Antonio Carlini <arcarlini(a)iee.org> wrote:
There were, however, other machines
called rtVAX <some-number>. I forget the exact details
but at least one of them was based on the CVAX chip. I
expect that there was something at the board-level that
would have prevented them running OpenVMS but the chip
was (I'm pretty sure) a standard CVAX.
Hmm, did they seek process page tables in physical or in system virtual memory?
If the latter, I don't see how can they be called rtVAX, as that by definition
means the former. If the former, how can you do that with a standard VAX chip?
Or does CVAX have an undocumented hack pin which when tied opposite to what
general specs say causes it to seek process page tables in physical memory?
There's not a huge difference between STD 032 and
There are a few paragraphs missing here and there but I don't
remember anything hugely significant [...]
[bug lists that were cut] But even these would not help you understand the
architecture any better.
OK, I've already figured myself that all the really important "what is a VAX by
definition and how to build one" stuff *is* in the published VARMs, so my
project of building a new VAX is not stuck waiting for KGB to pry STD 032 out
of DEC. I fully understand the VAX Architecture (and have a solid rigorous
spec definition) based on the 3 VARMs I have (Rev 6.1, 1st ed. and 2nd ed.) and
I should have something exciting on the new VAX front hopefully not too long
from now. It would still be nice to seize and free the
full DEC STD 032 for
completeness, but this task can be left until later when we can
raise a large
enough army (using human cloning, genetic eng. and neurolinguistic programming
to make perfect killing-machine soldiers) to invade and overrun USA including
ex-DEC facilities and archives.
The only major omission is the Virtual VAX stuff
done for some three letter agency but never became a product
- I heard that it just ran way too slowly to be useful).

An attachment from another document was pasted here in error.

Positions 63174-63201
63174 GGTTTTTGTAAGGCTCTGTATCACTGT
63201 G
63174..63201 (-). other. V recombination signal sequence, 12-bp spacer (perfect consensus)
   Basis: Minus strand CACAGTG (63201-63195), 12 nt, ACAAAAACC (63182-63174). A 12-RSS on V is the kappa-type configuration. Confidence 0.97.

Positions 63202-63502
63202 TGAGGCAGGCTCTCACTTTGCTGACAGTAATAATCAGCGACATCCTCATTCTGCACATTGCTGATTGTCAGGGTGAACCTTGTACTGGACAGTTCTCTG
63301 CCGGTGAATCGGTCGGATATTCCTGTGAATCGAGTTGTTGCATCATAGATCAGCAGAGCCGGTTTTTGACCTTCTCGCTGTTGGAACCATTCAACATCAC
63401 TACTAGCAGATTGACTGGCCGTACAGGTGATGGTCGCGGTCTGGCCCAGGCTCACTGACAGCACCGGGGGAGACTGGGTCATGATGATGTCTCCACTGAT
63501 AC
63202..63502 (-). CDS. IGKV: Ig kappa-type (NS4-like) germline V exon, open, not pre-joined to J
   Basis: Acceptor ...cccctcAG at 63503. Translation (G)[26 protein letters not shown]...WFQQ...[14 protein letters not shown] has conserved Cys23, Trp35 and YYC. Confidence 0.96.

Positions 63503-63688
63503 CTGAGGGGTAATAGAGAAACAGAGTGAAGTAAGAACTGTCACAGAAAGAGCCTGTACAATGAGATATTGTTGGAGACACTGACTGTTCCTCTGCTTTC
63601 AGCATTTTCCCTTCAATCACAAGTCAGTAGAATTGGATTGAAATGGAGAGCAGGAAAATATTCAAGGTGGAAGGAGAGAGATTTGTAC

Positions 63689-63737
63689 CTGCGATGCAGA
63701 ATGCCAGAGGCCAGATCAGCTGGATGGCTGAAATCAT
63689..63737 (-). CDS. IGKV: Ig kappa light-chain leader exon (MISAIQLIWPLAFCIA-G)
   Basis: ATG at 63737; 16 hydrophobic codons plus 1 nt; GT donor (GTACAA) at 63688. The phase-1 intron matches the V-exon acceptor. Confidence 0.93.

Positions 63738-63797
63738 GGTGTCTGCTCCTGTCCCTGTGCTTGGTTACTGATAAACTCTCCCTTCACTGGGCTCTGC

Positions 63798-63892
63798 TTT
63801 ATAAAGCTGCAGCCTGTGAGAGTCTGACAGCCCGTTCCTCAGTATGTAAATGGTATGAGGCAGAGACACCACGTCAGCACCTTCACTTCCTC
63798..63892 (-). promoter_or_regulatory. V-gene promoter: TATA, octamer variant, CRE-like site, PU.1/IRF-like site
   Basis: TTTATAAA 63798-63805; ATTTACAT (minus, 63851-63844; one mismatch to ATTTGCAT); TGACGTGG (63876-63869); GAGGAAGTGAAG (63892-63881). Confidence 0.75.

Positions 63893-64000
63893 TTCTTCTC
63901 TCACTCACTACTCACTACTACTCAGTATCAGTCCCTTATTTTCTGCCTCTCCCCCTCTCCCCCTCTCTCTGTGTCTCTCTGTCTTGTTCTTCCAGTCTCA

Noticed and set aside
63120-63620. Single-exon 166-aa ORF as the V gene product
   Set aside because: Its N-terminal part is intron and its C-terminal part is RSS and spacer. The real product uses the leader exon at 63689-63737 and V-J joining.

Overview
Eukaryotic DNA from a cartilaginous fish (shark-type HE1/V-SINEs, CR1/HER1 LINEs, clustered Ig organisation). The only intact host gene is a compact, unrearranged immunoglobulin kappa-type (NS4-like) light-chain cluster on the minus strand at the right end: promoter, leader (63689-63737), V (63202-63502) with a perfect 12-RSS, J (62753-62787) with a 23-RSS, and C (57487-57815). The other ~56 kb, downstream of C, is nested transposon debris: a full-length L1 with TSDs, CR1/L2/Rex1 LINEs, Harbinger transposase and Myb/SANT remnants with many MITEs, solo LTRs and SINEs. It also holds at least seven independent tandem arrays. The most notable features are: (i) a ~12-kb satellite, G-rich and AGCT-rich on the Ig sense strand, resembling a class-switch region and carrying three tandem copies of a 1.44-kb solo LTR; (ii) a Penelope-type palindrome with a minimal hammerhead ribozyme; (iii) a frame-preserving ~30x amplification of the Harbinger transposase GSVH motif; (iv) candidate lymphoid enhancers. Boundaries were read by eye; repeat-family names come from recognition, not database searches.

It has its own SID (09 IIRC, I guess(0)07 was already taken :-)).
Ahh, thanks for explaining that! One fewer mystery. I have known about VVAX
from the Ultrix sources (which are on my FTP site), but
I didn't know what it
was. Now I know. :-) Actually Ultrix was made to run on
it too according to
comments in the source, though the actual VVAX-specific machine-dependent code
is not present in the source tree I have, it just has SID and misc. definitions
for it, pointers to VVAX code in the CPU type dispatch table (conditionalised
on #ifdef VVAX), and comments mentioning it. And yes, the SID code is 0x09.
Now that I know that VVAX was real (and not an Ultrix internal thing - Ultrix
does have some fake SID codes of its own that do not correspond to anything in
hardware), I now know what's in the gap between 78032 and CVAX SID codes. :-)
So they were upset at MicroVAX I for taking 007, huh?
So this only leaves SID codes 0x0C, 0x0D and 0x0F as unexplained gaps. I
suppose that perhaps 0x0F could have been truly skipped after 78R32 jumped to
0x10 (I guess 78032/78R32 liked power of 2 SIDs), but I can't explain how has
VAX 9000 got 0x0E unless 0x0C and 0x0D were reserved for something (that
apparently never saw the light of day). Any idea what 0x0C and 0x0D were
reserved for? Also what SID codes were assigned past 0x14 in the VAX's dying
gasp? NVAX+ (NVAX in Alpha 21064-mimicking pinout) was given 0x17, wasn't it?
And what about NVAX5 (NVAX in EV5-mimicking pinout)? Was it also 0x17 or was
it 0x18? And then I've heard rumours about there being a never-released
NVAX6... And why were 0x15 and 0x16 skipped?
One reason it's important to understand the complete history of SID code
assignments is that if we start building new VAXen, we'll need a new SID code
registry. I plan on calling it DANA, for DEC Assigned Number Authority, in
emulation of IANA (Internet Assigned Number Authority). But to make it proper,
the new registry will have to start assigning codes exactly where the old one
And DANA won't be just for SID codes - there are also VAXBI device types and all
sorts of ID codes used in MSCP/SCA, etc.
I think I've said before, what you really want is
not STD 032
but AXE, the tool that runs on your new VAX and checks for
correct operation of instructions.
I've never heard about AXE from you, but I have heard about it from other
sources. Yes, that would really be nice.
Interestingly, however, it appears that at some point there were diagnostic
programs available to the general public that, judging from the descriptions,
apparently do similar instruction testing, though they were presumably intended
for troubleshooting broken hardware rather than for validating new
implementations. The KA820 Technical Manual, for example, refers to these:
Program Code Program Name Run-time Environment Hardware Tested
EVKAA VAX-generic Level 4 (stand-alone, VAX instruction set
cluster boot and run from the used by VDS
EVKAB VAX-generic Level 2 (on-line or Basic VAX instruction
cluster stand-alone) set, nonprivileged
EVKAC VAX-generic Level 2 (on-line or Floating-point VAX
cluster stand-alone) instruction set, non-
EVKAE VAX-generic Level 3 (stand-alone) Privileged VAX
cluster instruction set
[descriptions of KA820-specific diags omitted]
The descriptions of these diagnostics sound very much like AXE. Any idea where
to find these diags?